Thursday, 21 July 2011

Yucky feelings

Cross posted from my own blog.

I was in my late 20s.
I was articulate.
I had the support of my parents as an equal.
My mother and I have a strong bond of trust.
And it STILL took me two days to say “hey, does X hold you too long when you hug?”
It took me two days to figure out how to verbalise it and get up the courage to say something about this lovely man whom we all respect.
It took me two days to figure out if saying something was worse than not saying something.

And I was strong and powerful and knew my boundaries and legalities and moralities and all the players involved.

The sense of relief when Mum said “yes, and you don’t have to hug him if you don’t want to” was palpable.
Not just from me, but from everyone involved in the conversation.
Because we had all been a bit worried, and no one had said anything.
It is strange to think that even as an adult I needed reassurance that if I didn’t want to hug someone I didn’t have to.

It made me think again about how hard it must be for adults or children who are not in a position of power or trust. Such as those who are in care for mental health or disabilities, or children, who’s’ voices are not heard as clearly because of their age.

Speaking out is HARD. You risk someone else’s reputation as well as your own.
You risk hurting others.
You risk being ignored and not being able to raise it later.

Next time someone's kid doesn’t want to give you a hug or a kiss, don’t let the parents tell them to do it. Let them raise their own boundaries - because how else will they feel confident enough to say no when they need to, if they don’t practice on safe people??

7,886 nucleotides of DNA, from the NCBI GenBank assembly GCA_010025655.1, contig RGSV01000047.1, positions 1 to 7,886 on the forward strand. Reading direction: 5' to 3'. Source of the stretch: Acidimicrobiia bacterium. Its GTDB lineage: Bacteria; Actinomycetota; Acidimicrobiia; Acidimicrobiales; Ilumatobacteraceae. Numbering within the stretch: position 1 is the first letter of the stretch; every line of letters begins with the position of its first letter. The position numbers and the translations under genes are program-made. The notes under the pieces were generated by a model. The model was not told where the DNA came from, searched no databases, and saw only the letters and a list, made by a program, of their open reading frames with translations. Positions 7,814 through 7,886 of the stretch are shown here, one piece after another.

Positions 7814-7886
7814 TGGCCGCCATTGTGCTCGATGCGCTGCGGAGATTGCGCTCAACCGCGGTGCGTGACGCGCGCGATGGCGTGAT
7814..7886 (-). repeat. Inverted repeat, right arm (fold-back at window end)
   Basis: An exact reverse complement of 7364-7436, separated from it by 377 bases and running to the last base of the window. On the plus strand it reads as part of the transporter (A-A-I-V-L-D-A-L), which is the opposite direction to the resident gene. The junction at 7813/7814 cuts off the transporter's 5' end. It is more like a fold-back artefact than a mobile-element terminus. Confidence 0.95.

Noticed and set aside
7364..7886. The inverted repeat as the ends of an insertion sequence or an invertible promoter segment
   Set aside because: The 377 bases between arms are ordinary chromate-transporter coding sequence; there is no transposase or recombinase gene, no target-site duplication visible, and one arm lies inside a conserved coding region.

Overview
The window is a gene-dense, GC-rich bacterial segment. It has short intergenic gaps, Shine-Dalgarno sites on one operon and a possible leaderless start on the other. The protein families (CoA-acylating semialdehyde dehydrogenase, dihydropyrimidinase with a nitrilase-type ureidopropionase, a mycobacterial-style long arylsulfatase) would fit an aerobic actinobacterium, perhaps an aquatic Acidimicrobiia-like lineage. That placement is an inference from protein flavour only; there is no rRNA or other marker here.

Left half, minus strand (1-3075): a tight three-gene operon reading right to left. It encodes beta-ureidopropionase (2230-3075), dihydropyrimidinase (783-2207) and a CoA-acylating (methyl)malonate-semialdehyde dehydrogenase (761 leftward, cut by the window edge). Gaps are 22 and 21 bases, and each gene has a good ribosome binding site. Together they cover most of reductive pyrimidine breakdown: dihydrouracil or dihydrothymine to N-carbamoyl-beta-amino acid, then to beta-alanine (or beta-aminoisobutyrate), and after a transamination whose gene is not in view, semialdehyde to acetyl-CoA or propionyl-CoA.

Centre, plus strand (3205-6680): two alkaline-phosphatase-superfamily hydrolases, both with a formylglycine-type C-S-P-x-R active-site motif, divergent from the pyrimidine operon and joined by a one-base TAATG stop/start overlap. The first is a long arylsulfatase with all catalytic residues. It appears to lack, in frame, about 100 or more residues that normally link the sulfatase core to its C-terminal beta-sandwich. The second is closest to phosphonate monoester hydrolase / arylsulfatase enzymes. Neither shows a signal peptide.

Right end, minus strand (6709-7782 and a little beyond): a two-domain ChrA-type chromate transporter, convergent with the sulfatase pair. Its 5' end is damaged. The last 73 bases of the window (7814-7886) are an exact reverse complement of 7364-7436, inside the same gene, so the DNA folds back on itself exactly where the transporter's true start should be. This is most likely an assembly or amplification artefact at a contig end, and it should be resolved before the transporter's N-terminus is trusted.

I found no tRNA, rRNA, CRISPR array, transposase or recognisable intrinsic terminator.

So I just want to say it again.
Because some people who read here are adults. Some are young. Some are people who look after vulnerable/young people.

If you don’t like it, it’s NOT ok.
And the response to “does X make you feel uncomfortable/ touch you funny / hold you too long / creep you out” should always be to supportively listen to the person raising concern, and allow them to choose their own boundaries.

Because we have them for a reason.
And that is ALWAYS ok.


Deborah said...

Yes indeed. We are socialised so hard into being polite, and into not creating discord, that it is very hard to raise a personal issue about someone. And when I say, 'we', I mean men as well as women.

Here's a good analogy. It's really, really hard to tell a colleague that she or he needs to wash more often, and needs to wash their clothes. We don't want to hurt people, or to make them feel bad. So we just put up with it.

But your point about respecting boundaries is much stronger than just not wanting to infringe against social rules. Yes, it's very, very important to respect people's boundaries, even if they seem puzzling to us.

Great post.

Moz said...

I found it interesting dealing with an anarchist baby. She'd been raised to expect her (lack of) consent to be respected, and was only slowly becoming shy about saying so. It brought home to me just how much we deny kids autonomy and even personal space. Next time you pick up a kid, or even pat it on the head, think about how the kid feels.

Scar said...

This is one of the worst things about being trans; 90% of people having no respect for your personal boundaries or even bothering to think about them.
And it's really hard to speak out when people keep doing bad/creepy/horribly uncomfortable things to you; you want to say something but you know you'll make the cis person mad at you or dislike you for pointing out that they're being invasive or creepy.
Not only that, the often desperate desire to fit in means that trans people often comply with the creepy cis behaviour, like agreeing to reveal really personal things, or showing the cis people your body parts and allowing them to touch your body parts.
It's taken me years to get to the point where I can now say with a degree of strength and certainty "No, that is wrong. You should never ask that of a trans person or do that to a trans person because you wouldn't do that to a cis person."